Recently, I’ve been on yet another of my seemingly never-ending quests to pare down and clean out. I got this surge of energy after reading how Graham Hill is living with less. A lot less.
Hill, a self-made young millionaire who decided he really didn’t need lots of stuff, wrote about it in the New York Times. He lives in a 420-square-foot studio apartment. His bed folds down from the wall. He admits to owning just six dress shirts. His dish cupboard holds his complete set made up of 10 shallow bowls that he uses for salads and main dishes. When people come over for dinner, he pulls out his extendable dining room table. He owns 10 percent of the books he once did.
Things were not always this compact for Hill. In the late ’90s, he bought a giant house, paid for with cash he amassed from a start-up sale. And that house became packed up to his eyeballs with electronics, cars, appliances, and gadgets.
I find Hill’s story incredibly interesting, if not motivating. I don’t know if my husband and I could take things down to 420 square feet of living space (although we do have an adorable camper van with 60 square feet of living space in which we test our limits on a regular basis), but I know that I have too much stuff. And as long as I have places to stash stuff, it seems stuff multiplies all on its own. Crazy how that happens.
Back to my cleaning out. I came across an original Little People doll, by the creator of the now famous Cabbage Patch dolls of the 1980s. I’d tossed him into the “give away bag” because he was not exactly in pristine condition, nor could I locate his Birth Certificate of Authenticity. Several days later, out of curiosity, I decided to search his kind on eBay.
Duane Sebastian, with his goofy face and creator’s signature on his back side, came out of that bag and onto an eBay auction so fast it made his wobbly head spin. The opening bid was $.99 and in no time, he sold for $387.50! You could have knocked me over with a feather.
That was enough to get me to list my vintage accordion, more dolls, collector plates, figurines, and a load of elderly electronics. Not that I’m counting or anything, but I’m well on my way to racking up $1,000 from this paring down thing. And I’m not stopping anytime soon. I figure it’s a win-win because I’m turning stuff I don’t want into cash—and it appears there are plenty of buyers quite happy to help me do it.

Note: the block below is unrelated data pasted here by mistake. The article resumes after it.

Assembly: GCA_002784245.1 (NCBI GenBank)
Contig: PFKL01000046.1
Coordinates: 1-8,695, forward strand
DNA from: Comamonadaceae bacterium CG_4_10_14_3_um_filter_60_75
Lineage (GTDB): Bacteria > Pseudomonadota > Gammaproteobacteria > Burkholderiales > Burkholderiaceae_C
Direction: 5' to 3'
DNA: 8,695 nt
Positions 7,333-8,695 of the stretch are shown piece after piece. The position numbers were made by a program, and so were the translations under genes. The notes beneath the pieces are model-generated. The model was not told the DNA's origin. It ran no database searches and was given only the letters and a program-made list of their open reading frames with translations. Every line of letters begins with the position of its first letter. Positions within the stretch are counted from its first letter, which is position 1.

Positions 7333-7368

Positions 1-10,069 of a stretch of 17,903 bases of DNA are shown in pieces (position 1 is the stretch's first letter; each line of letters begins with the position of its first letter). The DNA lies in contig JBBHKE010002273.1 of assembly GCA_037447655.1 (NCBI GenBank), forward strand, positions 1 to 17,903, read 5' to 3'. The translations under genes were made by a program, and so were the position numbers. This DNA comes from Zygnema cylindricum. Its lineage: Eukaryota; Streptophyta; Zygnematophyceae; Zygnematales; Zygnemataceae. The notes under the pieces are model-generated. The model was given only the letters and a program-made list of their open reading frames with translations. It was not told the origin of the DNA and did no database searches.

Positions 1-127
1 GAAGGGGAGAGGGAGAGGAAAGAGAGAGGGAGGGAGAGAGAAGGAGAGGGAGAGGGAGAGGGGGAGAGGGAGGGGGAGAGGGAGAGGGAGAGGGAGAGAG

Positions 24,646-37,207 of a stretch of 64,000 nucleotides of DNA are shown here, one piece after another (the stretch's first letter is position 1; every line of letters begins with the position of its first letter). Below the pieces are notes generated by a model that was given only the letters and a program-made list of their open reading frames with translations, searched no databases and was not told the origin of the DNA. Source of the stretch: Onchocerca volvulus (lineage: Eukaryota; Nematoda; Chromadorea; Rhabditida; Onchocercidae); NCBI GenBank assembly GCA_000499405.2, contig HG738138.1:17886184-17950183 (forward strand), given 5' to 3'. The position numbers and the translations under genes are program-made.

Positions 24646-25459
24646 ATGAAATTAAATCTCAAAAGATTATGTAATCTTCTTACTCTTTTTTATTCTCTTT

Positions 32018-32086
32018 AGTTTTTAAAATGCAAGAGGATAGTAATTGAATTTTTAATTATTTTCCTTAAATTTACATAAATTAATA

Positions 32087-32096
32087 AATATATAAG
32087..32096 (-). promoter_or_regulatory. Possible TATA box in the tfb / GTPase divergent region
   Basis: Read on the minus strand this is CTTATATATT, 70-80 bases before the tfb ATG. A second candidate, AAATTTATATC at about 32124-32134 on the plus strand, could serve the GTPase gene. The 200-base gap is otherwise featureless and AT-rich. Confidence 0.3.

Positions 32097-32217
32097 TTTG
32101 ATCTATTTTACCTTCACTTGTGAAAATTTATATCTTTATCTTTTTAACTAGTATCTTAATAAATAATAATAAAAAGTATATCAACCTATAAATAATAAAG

Hill’s words ring loudly in my ears these days: Choose to buy less. Seems pretty simple, but I admit to the struggle. It’s so easy to get carried away in the face of a good deal. After all, if one is a bargain, two or three should just improve the deal, right?
Consider this before you answer too quickly: In 2019, there were 47,863 self-storage facilities in the United States, up from 45,547 facilities in the previous year—more than 2.2 billion rentable square feet of space (78 square miles), boasting $22.6 billion in annual revenues. The way I see it, if you have to rent storage space because your stuff will not fit into your home, you probably have too much stuff.
Stop buying so much stuff. Before you make the decision to buy something, ask yourself if you don’t already have something that will do just as well. Or if you won’t use it often, is this something you could rent or borrow?
Sure, the shoes are adorable, but isn’t your closet already bursting at the seams? Pare down, cut back. You’ll simplify your life and have more money.
I could not possibly say it any better than Hill, whose success in this area of living with less I find so refreshing: “Intuitively, we know that the best stuff in life isn’t stuff at all, and that relationships, experiences, and meaningful work are the staples of a happy life.”